People have been saying that for the better part of 2 decades, and yet here we are, still very much in a 60hz world. The reason is simple, science and the limitations of human visual perception. The human eye can only perceive between 20 to 30 individual frames per second. Above that and it's simply becomes perception of smoothness. While we can tell that there is a difference between 30->60hz and 60->120hz, we will never see the individual frames. For the vast majority of the human race, 60hz will always be seen as fluid and smooth. For elitists, like myself, 120hz is the standard. Anything above 120hz is a waste of time and resources because of the limitations of the human eye. This is factual science and the display building industry knows it.
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#7
bug
We've had this very conversation back in CRT days: is 100Hz enough or do you really need 240Hz?
This time, though the problem is a little different: fast refresh screens were expensive back then as well, but today, because of higher resolutions, the video cards that can push them are prohibitively expensive.

Edit: this is in reply to post #81
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#8
las
I easily tell 240fps/240Hz is more smooth than 120fps/120Hz, but 1080p TN is a dealbreaker for me atm. 1440p/120-165Hz IPS is "fine" for now.
It's not a huge difference like 60fps/60Hz to 120/120. But it's definitely noticable and provides even better smoothness.



In the CRT days, 100 Hz were bare minimum for me. Just because 60 Hz aint blinking on LCD/OLED, does not mean it's smooth. It's just as terrible in terms of motion.

lexluthermiester said:
People have been saying that for the better part of 2 decades, and yet here we are, still very much in a 60hz world.
They might have said that, but it's happening now.

Pretty much all 2018 high-end TV's supports 120 Hz native.
iPad Pro is 120 Hz native. Several Android phones has 90-120 Hz native.
More and more PC monitors and laptops has 120-240 Hz native.

Every single person can see the difference between 60 and 120 Hz. Most just don't know that 60 Hz is crap. It was choosen because of bandwidth and hardware limitations.
Posted on Reply
#9
bug
@lexluthermiester 60 fps may be fine, but most panels can't even refresh that fast. They need overdrive to keep all transitions at 16ms or less and overdrive can and most of the time does introduce artifacts. That doesn't make 60Hz panel unusable, but it does mean there's room for improvement.
las's 120Hz with ULMB is actually 60Hz, but with a black frame inserted after each rendered frame. It's a trick that makes overdrive unnecessary, but needs panels that can refresh fast.
Posted on Reply
#10
lexluthermiester
bug said:
@lexluthermiester 60 fps may be fine, but most panels can't even refresh that fast. They need overdrive to keep all transitions at 16ms or less and overdrive can and most of the time does introduce artifacts. That doesn't make 60Hz panel unusable, but it does mean there's room for improvement.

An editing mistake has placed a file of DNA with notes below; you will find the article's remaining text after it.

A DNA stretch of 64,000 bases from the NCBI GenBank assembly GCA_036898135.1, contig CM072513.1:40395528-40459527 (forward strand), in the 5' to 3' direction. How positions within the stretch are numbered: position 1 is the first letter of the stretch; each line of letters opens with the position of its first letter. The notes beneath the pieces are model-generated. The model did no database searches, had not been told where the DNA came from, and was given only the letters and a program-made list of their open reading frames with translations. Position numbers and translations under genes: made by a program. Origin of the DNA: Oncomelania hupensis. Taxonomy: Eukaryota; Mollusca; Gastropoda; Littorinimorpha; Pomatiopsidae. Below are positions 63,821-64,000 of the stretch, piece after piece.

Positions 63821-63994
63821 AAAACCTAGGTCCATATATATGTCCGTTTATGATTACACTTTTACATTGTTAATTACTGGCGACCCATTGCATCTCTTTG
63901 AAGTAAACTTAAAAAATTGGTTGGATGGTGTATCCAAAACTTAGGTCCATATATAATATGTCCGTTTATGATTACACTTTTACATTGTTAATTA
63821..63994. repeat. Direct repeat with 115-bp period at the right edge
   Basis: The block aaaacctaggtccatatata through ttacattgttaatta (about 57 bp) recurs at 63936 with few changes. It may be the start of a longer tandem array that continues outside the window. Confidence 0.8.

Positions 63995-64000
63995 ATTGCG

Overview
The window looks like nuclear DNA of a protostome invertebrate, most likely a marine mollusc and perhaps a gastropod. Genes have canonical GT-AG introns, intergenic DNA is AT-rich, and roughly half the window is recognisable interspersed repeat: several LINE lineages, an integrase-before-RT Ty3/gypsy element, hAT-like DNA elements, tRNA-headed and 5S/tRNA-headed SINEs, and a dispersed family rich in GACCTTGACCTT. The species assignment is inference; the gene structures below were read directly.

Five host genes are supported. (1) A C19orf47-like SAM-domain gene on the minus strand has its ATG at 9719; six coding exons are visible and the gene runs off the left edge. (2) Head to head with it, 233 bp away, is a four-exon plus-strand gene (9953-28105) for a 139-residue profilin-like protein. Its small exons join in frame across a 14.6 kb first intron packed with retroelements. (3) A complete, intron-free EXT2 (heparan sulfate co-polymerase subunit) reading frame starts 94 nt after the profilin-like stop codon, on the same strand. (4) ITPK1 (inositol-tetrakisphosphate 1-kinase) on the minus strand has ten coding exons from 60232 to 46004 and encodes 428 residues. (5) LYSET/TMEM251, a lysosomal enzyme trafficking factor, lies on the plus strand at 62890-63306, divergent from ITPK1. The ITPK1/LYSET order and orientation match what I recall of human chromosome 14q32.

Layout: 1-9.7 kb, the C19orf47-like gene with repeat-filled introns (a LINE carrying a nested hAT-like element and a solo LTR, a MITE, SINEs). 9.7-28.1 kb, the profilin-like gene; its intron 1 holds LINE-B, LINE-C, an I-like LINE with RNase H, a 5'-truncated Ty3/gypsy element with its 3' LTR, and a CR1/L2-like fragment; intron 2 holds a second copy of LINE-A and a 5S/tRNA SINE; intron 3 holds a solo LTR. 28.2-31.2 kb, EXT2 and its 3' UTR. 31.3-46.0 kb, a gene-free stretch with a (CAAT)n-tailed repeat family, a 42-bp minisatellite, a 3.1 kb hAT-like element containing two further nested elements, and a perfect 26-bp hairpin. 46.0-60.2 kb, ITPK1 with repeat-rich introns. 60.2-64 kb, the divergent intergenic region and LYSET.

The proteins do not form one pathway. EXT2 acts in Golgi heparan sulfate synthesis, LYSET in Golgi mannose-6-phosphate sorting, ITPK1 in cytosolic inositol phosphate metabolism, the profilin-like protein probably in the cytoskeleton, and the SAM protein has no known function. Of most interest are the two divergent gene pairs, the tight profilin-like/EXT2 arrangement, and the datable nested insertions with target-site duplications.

las's 120Hz with ULMB is actually 60Hz, but with a black frame inserted after each rendered frame. It's a trick that makes overdrive unnecessary, but needs panels that can refresh fast.
Ah ok, I gotcha. Not all panels are like that.
Posted on Reply
#11
Steve3p0
Yeah 1440p HDR freesync looks good.
Posted on Reply
#12
JoniISkandar
TheinsanegamerN said:
I want to agree, but I dont see freesync winning any victories here, as nvidia GPUs dominate steam's numbers and AMD faffs around with Vega.

The nvidia lock-in will absolutely backfire on them the moment AMD gets their act together.
Nvidia Dominance after they push more to sponsored game and adding more software that only them know,,

since physix era this way start nvidia dominance,, AMD making best Graphic card HD 5870 and better than GTX 480,, people still buy nvidia because MIND SET not performance,,, this happen when Nvidia logo always flying around on every game
Posted on Reply
#13
John Naylor
Steevo said:
It's running security checks to ensure only Nvidia cards are connected, that requires a VM, which needs RAM, and a fast processor.......
I see it the other way around ... the number of Freesync monitors offering any type of MBR technology are shrinking fast. Freesync and G-Syns will drop to insignificance fir the enthusiast gamer as 144 + Hz will be the order of the day

B-Real said:
Just check how many Freesync and how many G-Sync monitors are on the market. Even the second biggest TV manufacturer allowed Freesync support on some of their 2018 models. People can taunt AMD but getting a much cheaper monitor with the same specifications is good for everyone.
1. Too bad no such thing exists. When you can compare "apples and apples" and the price is the same. Freesync monitors with monitor manufacturer supplied Motion Blur Reduction (MBR) were roughly the same price as G-sync when both broke on the scene. Over time, said manufacturers are including this feature less and less. The quality of these solutions is variable as each manufacturer's implementation is different

2. One of the reasons for the above is the market place. nVidia sold greater than 2 times more GTX 970s then all 20+ AMD 200 and 300 series cards combined. Back then, AMD had no answer to the 970 on up.... today, AMD has no answer to the 1060 on up.

3. Lets look at the list of "best gaming monitors:

https://www.blurbusters.com/faq/120hz-monitors/

Of the 29 monitors ....

.... all 29 have some form of MBR technology
.... 9 are Freesync
.... 20 are G-Sync

Depending on budget (incl peripherals) and resolution, we recommend